Email after the evaluation

Good afternoon Jennifer,

 Thank you for allowing us the opportunity to come visit Golden Spike Farm and to evaluate your pastures.  It was a pleasure being able to discuss your goals for your pastures and how those preferences can be easily attained with our Pasture Renovation program.  I just wanted to follow up with you what we discussed during our visit. 

The four pastures we walked through were different each in their own way.  The first pasture we evaluated (the pasture farthest to the right when facing away from the barn that contained two horses) was mostly crabgrass with variations of white clover, some tall fescue, and a heavy population of alsike clover.  Two disease syndromes in horses have been associated with grazing alsike clover: photo-sensitization, and liver disease, which is less common.

 Symptoms – Liver disease is rare and may occur if the horses are feeding on large amounts of alsike clover. Symptoms include weight loss, jaundice, depression, and neurological abnormalities. Symptoms of photosensitization include destruction of skin cells in non-pigmented parts of the horse’s body when the skin is exposed to light. Affected skin will blister and eventually slough off.

A good way to eliminate alsike clover is to apply nitrogen fertilizer to pastures to enhance grass forage production. Broad-leaf herbicides can also be used to reduce clover concentrations in pastures.

 he second pasture evaluated was the pasture directly adjacent to the first pasture, which contained most of the horses and had a connecting pathway to the front pasture next to the barn.  This pasture had great canopy cover of mostly clover variations and weeds such as curly dock and crabgrass.  It also had a fenced off “ACA” and run-in shed (containing two boarding horses), which you expressed that you would like to have rejoin the rest of the pasture eventually.

 The front and final pasture evaluated was in most need of help.  This pasture had very little canopy cover (calculations only showed about 16%) and consisted mostly of crabgrass and other undesirable vegetation. This pasture would probably be the best candidate for our re-seeding renovations.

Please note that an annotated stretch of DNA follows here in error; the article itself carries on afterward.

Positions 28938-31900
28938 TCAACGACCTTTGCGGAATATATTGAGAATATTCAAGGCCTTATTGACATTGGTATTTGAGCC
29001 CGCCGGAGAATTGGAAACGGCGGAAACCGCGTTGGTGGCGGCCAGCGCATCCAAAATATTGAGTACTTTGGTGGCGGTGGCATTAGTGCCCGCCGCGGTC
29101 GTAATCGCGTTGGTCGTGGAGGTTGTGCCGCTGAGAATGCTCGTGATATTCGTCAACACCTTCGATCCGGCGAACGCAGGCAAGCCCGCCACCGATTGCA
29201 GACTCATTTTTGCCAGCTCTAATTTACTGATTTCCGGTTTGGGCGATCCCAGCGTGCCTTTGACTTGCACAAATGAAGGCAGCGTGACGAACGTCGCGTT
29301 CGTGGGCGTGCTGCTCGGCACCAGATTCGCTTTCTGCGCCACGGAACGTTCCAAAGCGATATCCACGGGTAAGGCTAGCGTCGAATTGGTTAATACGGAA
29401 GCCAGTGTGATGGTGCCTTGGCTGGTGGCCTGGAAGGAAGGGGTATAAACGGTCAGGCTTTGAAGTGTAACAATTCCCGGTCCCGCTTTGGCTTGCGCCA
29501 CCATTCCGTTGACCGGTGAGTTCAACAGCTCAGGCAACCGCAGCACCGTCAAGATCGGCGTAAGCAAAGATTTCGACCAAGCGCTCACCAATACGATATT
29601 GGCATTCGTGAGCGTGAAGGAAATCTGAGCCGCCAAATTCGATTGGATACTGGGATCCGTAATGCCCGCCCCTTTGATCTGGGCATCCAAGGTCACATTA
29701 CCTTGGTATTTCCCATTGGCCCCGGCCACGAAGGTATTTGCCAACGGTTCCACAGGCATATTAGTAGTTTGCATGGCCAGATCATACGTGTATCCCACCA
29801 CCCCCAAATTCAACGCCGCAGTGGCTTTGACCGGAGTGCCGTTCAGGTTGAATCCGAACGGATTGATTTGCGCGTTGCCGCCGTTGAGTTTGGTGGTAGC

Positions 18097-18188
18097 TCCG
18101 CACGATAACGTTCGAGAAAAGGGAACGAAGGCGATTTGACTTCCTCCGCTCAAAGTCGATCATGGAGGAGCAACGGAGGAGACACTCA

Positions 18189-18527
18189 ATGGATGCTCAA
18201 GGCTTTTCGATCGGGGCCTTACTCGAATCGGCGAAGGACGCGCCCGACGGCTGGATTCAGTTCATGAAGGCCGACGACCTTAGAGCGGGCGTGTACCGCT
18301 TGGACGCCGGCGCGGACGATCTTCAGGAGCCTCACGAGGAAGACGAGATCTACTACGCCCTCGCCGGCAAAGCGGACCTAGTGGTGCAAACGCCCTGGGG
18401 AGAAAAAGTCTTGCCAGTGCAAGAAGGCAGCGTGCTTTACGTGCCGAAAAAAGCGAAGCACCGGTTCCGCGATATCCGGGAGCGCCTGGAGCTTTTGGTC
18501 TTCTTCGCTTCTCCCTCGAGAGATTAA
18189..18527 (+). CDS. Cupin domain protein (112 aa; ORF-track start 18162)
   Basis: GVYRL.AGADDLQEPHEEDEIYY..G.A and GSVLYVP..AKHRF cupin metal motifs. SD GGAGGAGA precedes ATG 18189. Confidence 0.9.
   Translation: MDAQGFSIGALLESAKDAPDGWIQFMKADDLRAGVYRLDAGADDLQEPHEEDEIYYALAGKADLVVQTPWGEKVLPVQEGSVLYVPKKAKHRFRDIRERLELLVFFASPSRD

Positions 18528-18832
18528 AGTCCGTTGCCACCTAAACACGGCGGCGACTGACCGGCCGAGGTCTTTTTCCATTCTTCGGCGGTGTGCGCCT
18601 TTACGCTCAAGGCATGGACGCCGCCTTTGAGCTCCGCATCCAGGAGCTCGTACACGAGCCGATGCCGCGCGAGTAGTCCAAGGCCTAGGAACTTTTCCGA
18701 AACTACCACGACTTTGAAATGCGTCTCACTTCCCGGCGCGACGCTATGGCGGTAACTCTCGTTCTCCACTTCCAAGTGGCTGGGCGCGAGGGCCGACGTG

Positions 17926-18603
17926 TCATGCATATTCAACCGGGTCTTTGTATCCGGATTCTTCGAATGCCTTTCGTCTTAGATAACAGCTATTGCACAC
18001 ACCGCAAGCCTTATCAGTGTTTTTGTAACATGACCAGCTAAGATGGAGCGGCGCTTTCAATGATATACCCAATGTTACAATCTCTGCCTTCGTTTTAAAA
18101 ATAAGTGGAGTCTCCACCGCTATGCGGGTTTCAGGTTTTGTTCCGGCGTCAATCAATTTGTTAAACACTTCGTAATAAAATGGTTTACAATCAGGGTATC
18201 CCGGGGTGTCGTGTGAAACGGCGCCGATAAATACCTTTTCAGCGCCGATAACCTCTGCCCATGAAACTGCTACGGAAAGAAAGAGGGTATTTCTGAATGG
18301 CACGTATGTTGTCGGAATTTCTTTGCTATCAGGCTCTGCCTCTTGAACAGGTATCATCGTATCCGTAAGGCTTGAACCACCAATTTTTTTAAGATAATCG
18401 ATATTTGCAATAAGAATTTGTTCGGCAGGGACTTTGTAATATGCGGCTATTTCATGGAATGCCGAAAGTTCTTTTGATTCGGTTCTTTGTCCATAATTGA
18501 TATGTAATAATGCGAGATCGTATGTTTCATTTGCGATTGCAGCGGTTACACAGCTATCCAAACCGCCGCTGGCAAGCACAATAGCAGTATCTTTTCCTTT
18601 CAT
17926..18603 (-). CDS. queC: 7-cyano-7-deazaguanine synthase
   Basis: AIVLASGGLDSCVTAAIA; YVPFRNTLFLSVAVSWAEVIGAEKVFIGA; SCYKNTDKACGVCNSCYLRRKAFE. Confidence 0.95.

We are aware that your tractor does not have rear hydraulics, which are required to run the no-till drill.  However, if you are able to borrow or rent a tractor that has both the required horsepower and hydraulic features needed for the drill, we could move forward with the re-seeding renovations.   Additionally, we could also come up with other re-seeding methods using the equipment you already own, considering the size of the pasture to renovate isn’t very big.  Even so, we could always divide the pasture in half and renovate one side at a time. 

 It is important to realize that if we do conduct the pasture renovation that the horses will need to be kept off the recovering pasture and in an Animal Concentration Area (ACA) which you seemed to already have designated outside the barn.  This withdrawal period from the pasture will allow optimum regrowth and establishment so that you will have a thick stand of desirable pasture vegetation for your horses come next year. 

The no-till drill is scheduled to come in the last week of August.  If the weather permits, we should be able to re-seed well into September, especially your pastures due to your southeastern location.  We will keep in contact with you about scheduling again should you choose to renovate.

 Thank you so much again for your time.  If you have any questions or concerns, please feel free to contact Donna or me.